The majority of blind and partially sighted people in the UK are still unable to vote independently or in secret, according to figures released by the Royal National Institute of Blind People (RNIB) today.
The charity found that only 13 per cent of one blind voters, and less than half of partially sighted voters (44 per cent), said that they were able to vote independently and in private in the 2019 General Election. A further two-thirds (61 per cent) of blind people, and a third (32 per cent) of partially sighted people, had to get another person to help them to vote.
As well as uncovering problems with casting a vote, the RNIB research also highlights issues with the accessibility of voting information. More than half (53 per cent) of blind people, and 15 per cent of partially sighted people, reported that they couldn’t read any of the voting information sent to them by their local council, such as polling cards.
Eleanor Southwood, chair of trustees at RNIB, said: “Despite ten years since the Equality Act and twenty-five years since the Disability Discrimination Act, we are still not able to exercise our fundamental human right to take part in the government of our country without relying on the support of others.”
Currently, around 178,000 people live in Scotland with a significant degree of sight loss and two million across the UK. While Scotland-only elections are the responsibility of the Scottish Parliament, powers over UK-wide elections and referendums remain reserved to Westminster.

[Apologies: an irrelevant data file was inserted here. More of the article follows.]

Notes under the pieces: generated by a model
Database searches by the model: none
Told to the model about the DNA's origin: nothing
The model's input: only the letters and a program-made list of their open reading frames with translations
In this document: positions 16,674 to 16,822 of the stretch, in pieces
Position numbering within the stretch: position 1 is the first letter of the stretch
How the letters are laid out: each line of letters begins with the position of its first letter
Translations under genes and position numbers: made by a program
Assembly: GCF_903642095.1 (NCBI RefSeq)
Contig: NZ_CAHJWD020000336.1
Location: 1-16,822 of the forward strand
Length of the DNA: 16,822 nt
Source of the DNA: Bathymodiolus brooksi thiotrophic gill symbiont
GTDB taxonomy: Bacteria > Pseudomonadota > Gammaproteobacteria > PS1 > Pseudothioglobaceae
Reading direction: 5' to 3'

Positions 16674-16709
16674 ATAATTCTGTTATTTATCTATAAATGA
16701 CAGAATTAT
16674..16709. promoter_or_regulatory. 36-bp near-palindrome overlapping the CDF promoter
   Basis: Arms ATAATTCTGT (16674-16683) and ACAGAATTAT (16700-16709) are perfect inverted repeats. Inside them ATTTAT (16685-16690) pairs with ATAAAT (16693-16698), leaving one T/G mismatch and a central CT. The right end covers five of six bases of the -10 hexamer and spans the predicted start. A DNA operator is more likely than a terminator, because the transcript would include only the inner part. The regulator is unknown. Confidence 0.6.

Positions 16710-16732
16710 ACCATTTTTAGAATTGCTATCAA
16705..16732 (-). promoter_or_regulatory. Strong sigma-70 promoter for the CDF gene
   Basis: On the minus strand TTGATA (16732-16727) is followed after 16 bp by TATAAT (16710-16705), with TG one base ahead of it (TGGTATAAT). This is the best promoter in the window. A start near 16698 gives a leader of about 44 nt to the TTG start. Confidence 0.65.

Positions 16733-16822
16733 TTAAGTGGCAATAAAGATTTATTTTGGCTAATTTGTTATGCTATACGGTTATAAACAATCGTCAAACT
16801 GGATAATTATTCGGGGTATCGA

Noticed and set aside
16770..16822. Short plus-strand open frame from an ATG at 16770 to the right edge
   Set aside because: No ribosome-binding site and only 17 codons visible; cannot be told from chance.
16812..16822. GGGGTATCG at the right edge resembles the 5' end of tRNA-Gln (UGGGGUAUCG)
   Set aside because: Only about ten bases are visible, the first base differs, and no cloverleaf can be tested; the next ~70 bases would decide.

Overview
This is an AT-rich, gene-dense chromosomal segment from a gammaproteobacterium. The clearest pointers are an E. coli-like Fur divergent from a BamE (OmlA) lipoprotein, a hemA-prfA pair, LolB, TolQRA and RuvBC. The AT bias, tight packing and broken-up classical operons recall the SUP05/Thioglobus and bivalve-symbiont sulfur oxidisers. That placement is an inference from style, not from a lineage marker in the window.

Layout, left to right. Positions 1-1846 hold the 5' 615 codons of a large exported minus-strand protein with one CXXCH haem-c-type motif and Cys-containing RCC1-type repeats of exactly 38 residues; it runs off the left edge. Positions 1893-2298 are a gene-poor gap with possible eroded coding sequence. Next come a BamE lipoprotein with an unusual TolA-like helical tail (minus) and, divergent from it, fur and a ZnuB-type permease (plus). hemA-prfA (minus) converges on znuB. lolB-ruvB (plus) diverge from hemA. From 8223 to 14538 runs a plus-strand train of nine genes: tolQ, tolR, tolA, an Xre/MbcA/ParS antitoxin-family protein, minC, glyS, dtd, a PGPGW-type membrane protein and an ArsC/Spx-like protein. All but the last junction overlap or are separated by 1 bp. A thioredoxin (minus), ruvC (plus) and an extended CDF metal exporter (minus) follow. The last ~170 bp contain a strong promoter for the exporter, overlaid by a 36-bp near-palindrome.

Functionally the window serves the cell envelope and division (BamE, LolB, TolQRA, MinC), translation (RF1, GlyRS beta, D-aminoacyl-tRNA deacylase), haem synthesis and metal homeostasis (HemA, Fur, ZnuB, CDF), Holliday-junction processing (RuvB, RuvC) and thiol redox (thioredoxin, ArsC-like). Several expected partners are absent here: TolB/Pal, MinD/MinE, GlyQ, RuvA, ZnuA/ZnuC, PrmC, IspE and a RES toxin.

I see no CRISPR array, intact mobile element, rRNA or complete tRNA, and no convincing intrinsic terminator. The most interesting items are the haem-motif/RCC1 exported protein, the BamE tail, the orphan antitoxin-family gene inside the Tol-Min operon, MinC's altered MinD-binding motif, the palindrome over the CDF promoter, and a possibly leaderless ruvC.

The current device used to make ballot papers accessible for blind and partially sighted voters – the Tactile Voting Device– was declared unlawful in May 2019 in a case brought by campaigner Rachael Andrews and law firm Leigh Day. In the judgement, Mr Justice Swift said “enabling a blind voter to mark ballot papers without being able to know which candidate she is voting for is a parody of the electoral process”, saying that to meet legal obligations a device “must allow the blind voter to mark the ballot paper against the name of her candidate of choice…without any need for assistance".
Ken Reid (60) from North Berwick is registered blind. He has used both the Tactile Voting Device and braille ballot papers on several occasions. “When voting in the 2019 General Election, I had to ask staff members at the polling station to reposition the Tactile Voting Device twice before I could cast my vote," he said. "Even then, I left the polling station not sure if I’d cast the vote I wanted.”
Terry Moody (76), a retired lecturer from Glasgow, is also registered blind. "I go to the polling station with my sighted partner, trusting her to tick my preferred box. Of course, I'd prefer to do this myself in secret. All blind people should have that right, which is why we need to find ways of making ballot papers accessible for all. People should also have the right to vote from home if that is what they prefer, and I imagine the best way of achieving that is through some form of telephone voting system."
In June, amendments that RNIB Scotland has pushed for in the Scottish Elections Reform Bill were passed with support from all parties represented in the Scottish Parliament. It was agreed that accessible voting methods would be piloted and that the Electoral Commission would report on the assistance given to disabled voters at devolved Scottish elections.
Craig Westwood, director of communications, policy and research at the Electoral Commission, said: “The Turned Out report is important in understanding the voting experience of blind and partially sighted voters.
“Everyone, no matter their circumstances, should be able to take part in elections and cast their vote with confidence; but we know that some blind and partially sighted people still face barriers to voting. Ahead of the May 2021 elections, we are working with partners including RNIB to ensure that all voters are aware of the resources and support available to allow them vote independently and confidently.”